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Computability and Unsolvability

Martin D. Davis
Dover Publications
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The Basic Library List Committee strongly recommends this book for acquisition by undergraduate mathematics libraries.

[Reviewed by
Art Gittleman
, on

This edition of the classic Computability and Unsolvability is a reprint of the 1958 edition with an added appendix. Computabiity, the theory of recursive functions, is a branch of mathematics that focuses on the existence of effective computational procedures. The foundation of the field by Alan Turing, Alonzo Church, and Emil Post occurred before the advent of electronic digital computers. In fact the computer in those days was a human. Matin Davis, who has made fundamental contributions to the field, was influenced by Post as an undergraduate at City College of New York, and received his Ph.D. under Church at Princeton. Davis also was one of the first computer programmers and he states, [1], that it influenced his presentation in this text.

Part 1, The General Theory of Computability, comprises five chapters. Chapter 1 uses Turing machines to define computable functions. A Turing machine is a simple model of computation which uses a potentially unbounded one-dimensional tape to store and retrieve symbols. The next chapter develops operations on computable functions so that one does need to refer directly to the underlying Turing machine and Chapter 3 applies these results to recursive functions. Chapter 5, Unsolvable Decision Problems, turns from computability to uncomputability.

Davis presents the first seven chapters with more details given for less experienced readers. Chapter 6 applies the theory of computability to the systems of Thue and Post, while Chapter 7 applies the theory to Diophantine equations and Hilbert’s Tenth Problem, which asked if an arbitrary polynomial equation with integer coefficients has an integer solution. Davis himself contributed a major piece of the negative result that the problem is unsolvable. Matiyasevic completed the last piece of the proof after this book was first published in 1958, but the added appendix is a Monthly article by Davis giving the complete proof. The last chapter of the second part on applications treats mathematical logic. Part 3 contains three chapters on advanced topics.

Davis’ approach using recursive functions, although algorithmically motivated, is well-suited to a mathematical audience. This book is a classic that introduced many to theoretical computer science. For those with more of a programming background, Davis is the coauthor of a more recent text, [2], that bases computability on a very simple programming language.


[1] Jackson, Allyn (September 2007), “Interview with Martin Davis,” Notices of the American Mathematical Society (Providence, RI: American Mathematical Society) 55 (5): 560–571, 2008.

[2] Davis, Martin D., Sigal, Ron, Weyuker, Elaine J., Computability, Complexity, and Languages: Fundamentals of Theoretical Computer Science, Second Edition, Academic Press,1994.

Art Gittleman ( is Professor of Computer Science at California State University Long Beach.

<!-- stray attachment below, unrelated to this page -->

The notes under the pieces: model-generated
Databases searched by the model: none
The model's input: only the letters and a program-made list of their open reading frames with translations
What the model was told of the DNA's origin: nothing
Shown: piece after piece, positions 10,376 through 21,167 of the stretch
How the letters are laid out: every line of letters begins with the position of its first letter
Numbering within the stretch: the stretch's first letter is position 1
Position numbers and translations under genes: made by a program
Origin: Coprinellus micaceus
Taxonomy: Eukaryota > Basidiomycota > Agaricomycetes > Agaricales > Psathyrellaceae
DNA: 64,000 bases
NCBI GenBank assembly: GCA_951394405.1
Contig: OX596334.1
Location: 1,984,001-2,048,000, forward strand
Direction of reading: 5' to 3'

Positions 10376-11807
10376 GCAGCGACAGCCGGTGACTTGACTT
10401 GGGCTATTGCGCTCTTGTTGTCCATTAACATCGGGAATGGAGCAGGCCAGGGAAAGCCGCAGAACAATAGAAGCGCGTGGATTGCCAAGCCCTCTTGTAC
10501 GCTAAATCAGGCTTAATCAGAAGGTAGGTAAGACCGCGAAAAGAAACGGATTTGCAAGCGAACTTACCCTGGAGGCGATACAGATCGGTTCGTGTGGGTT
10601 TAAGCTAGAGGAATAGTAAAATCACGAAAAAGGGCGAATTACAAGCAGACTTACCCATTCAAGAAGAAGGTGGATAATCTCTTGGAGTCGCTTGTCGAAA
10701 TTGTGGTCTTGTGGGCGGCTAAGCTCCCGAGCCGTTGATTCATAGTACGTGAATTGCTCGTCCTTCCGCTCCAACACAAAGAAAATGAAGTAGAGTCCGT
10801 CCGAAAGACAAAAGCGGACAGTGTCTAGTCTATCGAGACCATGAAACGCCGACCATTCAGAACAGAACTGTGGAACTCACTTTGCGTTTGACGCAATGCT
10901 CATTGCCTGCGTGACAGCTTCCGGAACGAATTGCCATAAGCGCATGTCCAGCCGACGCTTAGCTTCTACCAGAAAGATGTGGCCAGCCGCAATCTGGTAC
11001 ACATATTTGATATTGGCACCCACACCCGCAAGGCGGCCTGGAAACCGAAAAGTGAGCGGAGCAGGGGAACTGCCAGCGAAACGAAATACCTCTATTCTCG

Preface to the Dover Edition;
Preface to the First Edition;
Glossary of special symbols
1. Heuristic Remarks on Decision Problems
2. Suggestions to the Reader
3. Notational Conventions
Part I. The general theory of computability
Chapter 1.Computable Functions
1. Turing Machines
2. Computable Functions and Partially Computable functions
3. Some Examples
4. Relatively Computable functions
Chapter 2. Operations on Computable Functions
1. Preliminary Lemmas
2. Composition and Minimalization
Chapter 3. Recursive functions
1. Some Classes of Functions
2. Finite Sequences of Natural Numbers
3. Primitive Recursion
4. Primitive Recursive functions
5. Recursive Sets and Predicates
Chapter 4. Turing Machines Self-applied
1. Arithmetization of the Theory of Turing Machines
2. Computability and Recursiveness
3. A Universal Turing Machine
Chapter 5. Unsolvable Decision Problems
1. Semicomputable Predicates
2.Decision Problems
3.Properties of Semicomputable Predicates
4.Recursively enumerable Sets
5.Two Recursively enumerable Sets
6.A Set Which Is Not Recursively Enumerable
Part 2. Applications of the General Theory
Chapter 6. Combinatorial Problems
1. Combinatorial systems
2. Turing machines and Semi-Thue Systems
3. Thue Systems
4. The Word Problem for Semigroups
5. Normal Systems and Post Systems
Chapter 7. Diophantine Equations
1. Hilbert's Tenth Problem
2. Arithmetical and Diophantine Predicates
3. Arithmetical Representation of Semicomputable Predicates
Chapter 8. Mathematical Logic
1. Logics
2. Incompleteness and Unsolvability Theorems for Logics
3. Arithmetical Logics
4. First-order Logics
5. Partial Propositional Calculi
Part 3. Further Development of the General Theory
Chapter 9. The Kleene Hierarchy
1. The Interation Theorem
2. Some First Applications of the Iteration Theorem
3. Predicates, Sets, and Functions
4. Strong Reducibility
5. Some Classes of Predicates
6. A Representation Theorem for P subscript 2 superscript A
7. Post's Representation Theorem
Chapter 10. Computable Functionals
1. Functionals
2. Complete Computable functionals
3. Normal Form Theorems
4. Partially Computable and Computable Functionals
5. Functionals and Relative Recursiveness
6. Decision Problems
7. The Recursion Theorems
Chapter 11. The Classification of Unsolvable Decision Problems
1. Reducibility and the Kleene Hierarchy
2. Incomparability
3. Creative Sets and Simple Sets
4. Constructive Ordinals
5. Extensions of the Kleene Hierarchy
Appendix 1. Some Results from the Elementary Theory of Numbers
Appendix 2. Hilbert's Tenth Problem is Unsolvable
References; Index